Saturday, May 17, 2014

Paranoia in the time of connectivity

Did you know that someone built an app that upon feeling the change in pressure on your seat will update your Twitter status and tell the world that you have just passed wind? Or that there is a Pimple Popper app, which — as the name suggests — is all about squeezing those big, fat, ripe for the picking whiteheads. Technology has truly given us some game changers.

But, regardless of our chosen apps, those smart devices that we hold in our pockets — or handbags, each to their own — leave a trail of digital breadcrumbs and hold data (pictures, correspondence and contact details) that we hold dear.

Thus, the recent move by the US Federal Bureau of Investigation to attempt to secure the right to search phones without a warrant (Wired, March 23, 2014) brings the topic of privacy — and paranoia — to the fore. In a world where we are happy to share our inner-most thoughts, location and family photos with the world — albeit on our own terms — how far away are we from just plugging in to the computer mainframe and allowing all and sundry access to everything we make, think, do and want?

Many people in Indonesia have more than one mobile device, in fact over 60 million cell phones were purchased in Indonesia in 2013 and the vast majority of those over 15 years of age, roughly 160 million people, will own at least one cell phone. Walk down any street, inside any mall, sit at any Transjakarta stop in Jakarta and you will see people adding to their “want list” or “liking” or “checking in”, or otherwise obediently obeying some other cleverly thought up marketing ploy encouraging users to part with their information.

Forget George Orwell’s oppressive Big Brother’s looking down on society from huge telescreens, we are freely surrendering our civil liberties with every click that we make.

But how would those people react if a police officer was well within their right to walk up to them and take their phones “into custody” because they didn’t like the way they looked or the political party they supported or the ethnic group that they belonged to?

Because in spite of millions of us offering our information like sacrificial lambs to the gods of technology in the hope that they will grant us more likes or followers, authorities around the world still have the ability — and often, right — to snoop on the common people and dictate what content is “suitable” to access on the Internet. And now, with the application to freely search cell phones, they want more.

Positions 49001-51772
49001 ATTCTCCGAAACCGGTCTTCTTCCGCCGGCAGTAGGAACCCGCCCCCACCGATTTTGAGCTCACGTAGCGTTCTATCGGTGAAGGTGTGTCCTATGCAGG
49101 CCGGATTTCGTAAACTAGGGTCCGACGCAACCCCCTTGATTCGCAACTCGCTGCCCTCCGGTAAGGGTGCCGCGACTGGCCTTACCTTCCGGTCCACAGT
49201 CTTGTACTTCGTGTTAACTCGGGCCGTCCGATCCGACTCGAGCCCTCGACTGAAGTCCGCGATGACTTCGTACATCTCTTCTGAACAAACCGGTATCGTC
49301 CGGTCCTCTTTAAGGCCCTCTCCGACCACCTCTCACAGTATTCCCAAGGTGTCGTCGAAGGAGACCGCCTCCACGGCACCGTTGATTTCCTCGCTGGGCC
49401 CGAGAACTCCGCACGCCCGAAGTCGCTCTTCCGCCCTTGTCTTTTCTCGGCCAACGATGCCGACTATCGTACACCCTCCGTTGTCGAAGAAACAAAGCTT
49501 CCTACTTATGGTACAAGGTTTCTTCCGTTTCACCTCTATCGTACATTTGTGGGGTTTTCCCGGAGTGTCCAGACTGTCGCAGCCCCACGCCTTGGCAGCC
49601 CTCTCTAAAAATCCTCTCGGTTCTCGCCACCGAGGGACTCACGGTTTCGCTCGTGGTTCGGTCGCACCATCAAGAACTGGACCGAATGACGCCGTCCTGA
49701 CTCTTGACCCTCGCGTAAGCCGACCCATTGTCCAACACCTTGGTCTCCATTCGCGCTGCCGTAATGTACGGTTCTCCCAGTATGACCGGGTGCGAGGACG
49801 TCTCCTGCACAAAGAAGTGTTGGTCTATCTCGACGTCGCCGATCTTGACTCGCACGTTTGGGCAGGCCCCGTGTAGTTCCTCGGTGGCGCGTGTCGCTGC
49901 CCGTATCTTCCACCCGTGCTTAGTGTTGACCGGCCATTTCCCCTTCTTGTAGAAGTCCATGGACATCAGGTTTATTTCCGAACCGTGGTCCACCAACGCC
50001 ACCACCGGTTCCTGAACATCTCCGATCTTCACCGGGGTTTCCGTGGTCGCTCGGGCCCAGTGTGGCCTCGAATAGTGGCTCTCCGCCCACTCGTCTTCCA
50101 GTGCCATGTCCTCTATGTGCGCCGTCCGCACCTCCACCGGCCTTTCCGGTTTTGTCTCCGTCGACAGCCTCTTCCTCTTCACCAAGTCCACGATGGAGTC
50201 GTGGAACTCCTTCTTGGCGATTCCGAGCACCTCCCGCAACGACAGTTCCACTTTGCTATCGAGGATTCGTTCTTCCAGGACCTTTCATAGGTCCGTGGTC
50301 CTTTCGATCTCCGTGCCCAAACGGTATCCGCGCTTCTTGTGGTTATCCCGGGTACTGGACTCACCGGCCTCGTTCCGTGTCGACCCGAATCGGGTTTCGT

Now, I am not na├»ve, in fact I had previously taken it as an unspoken truth that whatever you do on your cell phone is not secret, something that many cheating spouses learn to their own detriment, and that all anyone need do to uncover sensitive information — like your score on Candy Crush, the content of the last dirty email you sent to your partner or your latest plans for world domination — is query some database, somewhere, or just — old-school — search through the cell phone, covertly, of course.

We seem to be traveling toward the obliteration of privacy through our own willing relinquishment and the forced surrender by the state, in the name of “protection”. We all play into this tapestry of paranoia as both suspects and victims, ensuring the paranoia machine keeps ticking.

Attempts at creating safe and secure digital spaces, such as the deep web (also known by other, just as flattering, monikers such as the dark Internet) have been infiltrated by those living less-than legal lifestyles, who opt use the platforms to circumvent the preying eyes of “the man”, their mum or whoever. Thus, the attempt to engage secure browsing through the deep web is looked upon with suspicious eyes. And so, I fear, will be those activists that stand up against this most recent invasion of privacy.

On the one hand, I support the notion that the police need these rights to “take down” criminals, however, it is the potential for this type of legislation to be misused that I object to. In the case of a raid on a building, which without permission constitutes trespassing, the police must have a warrant. As cell phones and smart devices have grown to play such an integral part in our day-to-day lives I would posit that they too are a piece of personal property, thus, any attempt to access them must be taken seriously, by the authorities and the users themselves.

But, then, am I just being old fashioned? Is it just a 20th-century mind-set that makes me think that I can retain an ounce of privacy in my digital life in the 21st century? After all if people are happy to tell Twitter when they have just passed wind, what difference does it make if the police wield the power to look at the contents of your phone? After all, the breadcrumbs we drop behind can be used to map our comings and goings without the need for a police warrant.

I remember when the biggest threat to other people accessing my personal correspondence was the postman reading the back of my postcards. How times change.

H L Bentley, Jakarta

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